SD Signings can work directly with you or your law firm for the notary of your living trust, trust agreement, or other trust documents. We are skilled in the notarization of all these items.
As a law firm, time is valuable for you and your clients. When it’s time for your clients to meet with a notary, we’ve developed a few methods to make it fast. If your clients have read through the documents and are entirely ready to go, Streamlined Estate plans may be completed in 15 minutes or less.
By using an experienced and reliable notary, you can trust in advance that they are prepared for your estate plan signing before it’s even started. The notary will understand the paperwork coming and how exactly to care for it. Having worked with the same reliable notary again and again, you will become a two part team quickly streamlining through your established system. The notary may also serve as a second set of eyes to make sure all documents are executed properly and nothing is missed. By having a reliable and experienced notary, you will become efficient while inadvertently employing a quality control agent for each document signing. Life just got easier. Save approximately 30 minutes.
The more information a notary has before they get started, the better. An estate planning attorney may eliminate the extra time it takes for the notary to fill out acknowledgments or journal entries by providing the notary with the documents (or list of doc names) in advance. By doing so, the notary will be able to be prepared. They’ll may have acknowledgments, jurats, journal entries, and even invoicing ready in advance. At most, all your notary will have to do at the table is sign, stamp, and affix the certificate. This will only take 10 seconds as opposed to the multiple minutes per document. The notary will also feel prepared and relaxed, being able to help you with organization and double-checking. Save approximately 1-3 minutes per notarized document.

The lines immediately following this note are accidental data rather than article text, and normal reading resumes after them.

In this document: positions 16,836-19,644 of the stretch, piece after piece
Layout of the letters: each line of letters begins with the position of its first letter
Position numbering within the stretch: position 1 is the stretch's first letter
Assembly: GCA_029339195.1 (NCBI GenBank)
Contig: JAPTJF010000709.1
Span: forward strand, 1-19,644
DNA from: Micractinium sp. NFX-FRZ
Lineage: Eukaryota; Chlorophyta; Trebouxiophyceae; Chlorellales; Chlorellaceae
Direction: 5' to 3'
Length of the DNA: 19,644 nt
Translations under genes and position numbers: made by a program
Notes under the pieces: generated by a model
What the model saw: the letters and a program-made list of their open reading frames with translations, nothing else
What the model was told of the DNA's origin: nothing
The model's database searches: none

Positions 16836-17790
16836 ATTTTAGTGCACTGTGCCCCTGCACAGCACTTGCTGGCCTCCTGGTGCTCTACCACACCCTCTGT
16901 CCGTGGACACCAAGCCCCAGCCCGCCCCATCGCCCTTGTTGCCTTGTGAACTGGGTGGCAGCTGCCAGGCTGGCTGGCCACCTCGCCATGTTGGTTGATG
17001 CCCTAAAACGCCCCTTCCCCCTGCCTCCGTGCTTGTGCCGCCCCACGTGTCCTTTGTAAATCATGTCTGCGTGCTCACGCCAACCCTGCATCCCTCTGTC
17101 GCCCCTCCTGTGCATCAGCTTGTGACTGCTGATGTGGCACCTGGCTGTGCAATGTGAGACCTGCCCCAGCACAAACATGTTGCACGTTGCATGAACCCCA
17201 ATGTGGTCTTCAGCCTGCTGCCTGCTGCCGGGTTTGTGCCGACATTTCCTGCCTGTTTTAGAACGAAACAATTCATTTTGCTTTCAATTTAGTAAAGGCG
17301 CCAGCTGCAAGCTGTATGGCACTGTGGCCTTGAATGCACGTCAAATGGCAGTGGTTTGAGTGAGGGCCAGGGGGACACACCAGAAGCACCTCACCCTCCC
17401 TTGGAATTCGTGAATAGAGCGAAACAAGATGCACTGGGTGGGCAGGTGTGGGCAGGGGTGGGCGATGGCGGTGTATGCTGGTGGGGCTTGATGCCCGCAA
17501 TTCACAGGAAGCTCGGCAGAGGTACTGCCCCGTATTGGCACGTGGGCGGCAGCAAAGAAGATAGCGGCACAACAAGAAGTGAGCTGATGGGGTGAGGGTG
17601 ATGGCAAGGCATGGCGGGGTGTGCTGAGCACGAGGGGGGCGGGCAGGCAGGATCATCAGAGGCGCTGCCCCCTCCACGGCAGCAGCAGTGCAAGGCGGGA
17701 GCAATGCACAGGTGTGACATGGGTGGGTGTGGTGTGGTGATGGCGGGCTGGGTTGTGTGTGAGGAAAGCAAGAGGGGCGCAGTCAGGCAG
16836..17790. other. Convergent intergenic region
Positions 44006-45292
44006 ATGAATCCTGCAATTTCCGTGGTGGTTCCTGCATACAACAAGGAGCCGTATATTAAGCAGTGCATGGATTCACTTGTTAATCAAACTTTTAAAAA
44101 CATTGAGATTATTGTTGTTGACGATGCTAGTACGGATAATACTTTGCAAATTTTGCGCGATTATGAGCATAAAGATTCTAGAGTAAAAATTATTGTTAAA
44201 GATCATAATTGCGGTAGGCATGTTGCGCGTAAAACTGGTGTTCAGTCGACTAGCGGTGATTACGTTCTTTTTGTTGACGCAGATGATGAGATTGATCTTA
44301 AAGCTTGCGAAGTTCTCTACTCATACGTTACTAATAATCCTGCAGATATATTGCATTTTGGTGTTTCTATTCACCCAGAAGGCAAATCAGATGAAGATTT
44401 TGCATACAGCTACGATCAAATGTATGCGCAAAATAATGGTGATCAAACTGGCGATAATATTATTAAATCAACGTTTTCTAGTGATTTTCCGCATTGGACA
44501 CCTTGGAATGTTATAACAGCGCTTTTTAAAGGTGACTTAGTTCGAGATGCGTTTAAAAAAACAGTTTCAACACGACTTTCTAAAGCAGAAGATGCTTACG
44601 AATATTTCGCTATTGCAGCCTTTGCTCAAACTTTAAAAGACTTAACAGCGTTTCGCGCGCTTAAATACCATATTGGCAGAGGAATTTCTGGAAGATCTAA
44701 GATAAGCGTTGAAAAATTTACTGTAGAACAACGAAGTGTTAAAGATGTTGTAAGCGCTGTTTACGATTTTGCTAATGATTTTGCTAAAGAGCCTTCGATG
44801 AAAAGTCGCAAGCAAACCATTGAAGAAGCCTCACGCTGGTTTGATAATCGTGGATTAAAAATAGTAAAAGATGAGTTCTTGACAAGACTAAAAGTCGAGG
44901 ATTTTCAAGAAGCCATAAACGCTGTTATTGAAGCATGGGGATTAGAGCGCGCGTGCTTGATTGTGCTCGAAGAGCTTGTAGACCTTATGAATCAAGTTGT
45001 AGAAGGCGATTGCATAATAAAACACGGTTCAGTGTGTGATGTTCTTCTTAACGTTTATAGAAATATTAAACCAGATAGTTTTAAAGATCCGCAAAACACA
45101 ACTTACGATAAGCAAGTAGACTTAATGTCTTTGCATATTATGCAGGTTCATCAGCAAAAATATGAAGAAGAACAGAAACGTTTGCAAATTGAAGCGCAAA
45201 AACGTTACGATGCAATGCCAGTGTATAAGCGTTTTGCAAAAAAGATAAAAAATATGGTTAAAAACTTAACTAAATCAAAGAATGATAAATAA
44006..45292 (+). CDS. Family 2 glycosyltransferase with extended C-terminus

Many Law firms and estate planning attorneys have found that it is easier to include notary acknowledgments (or jurats) already completed. The notary certificate would be attached to the back of a document like a trust or a power of attorney when documents are drafted. It would be completed in advance with the appearance date, notary commission name, and signer’s names. The notary simply just signs and stamps the document during the signing ceremony. The other and more time consuming option would be for the notary to have to fill out their own notarial certificates after each document. By providing pre-fill acknowledgements you can save time and eliminate notary mistakes before the signing even happens. Save approximately 1-3 minutes per notarized document.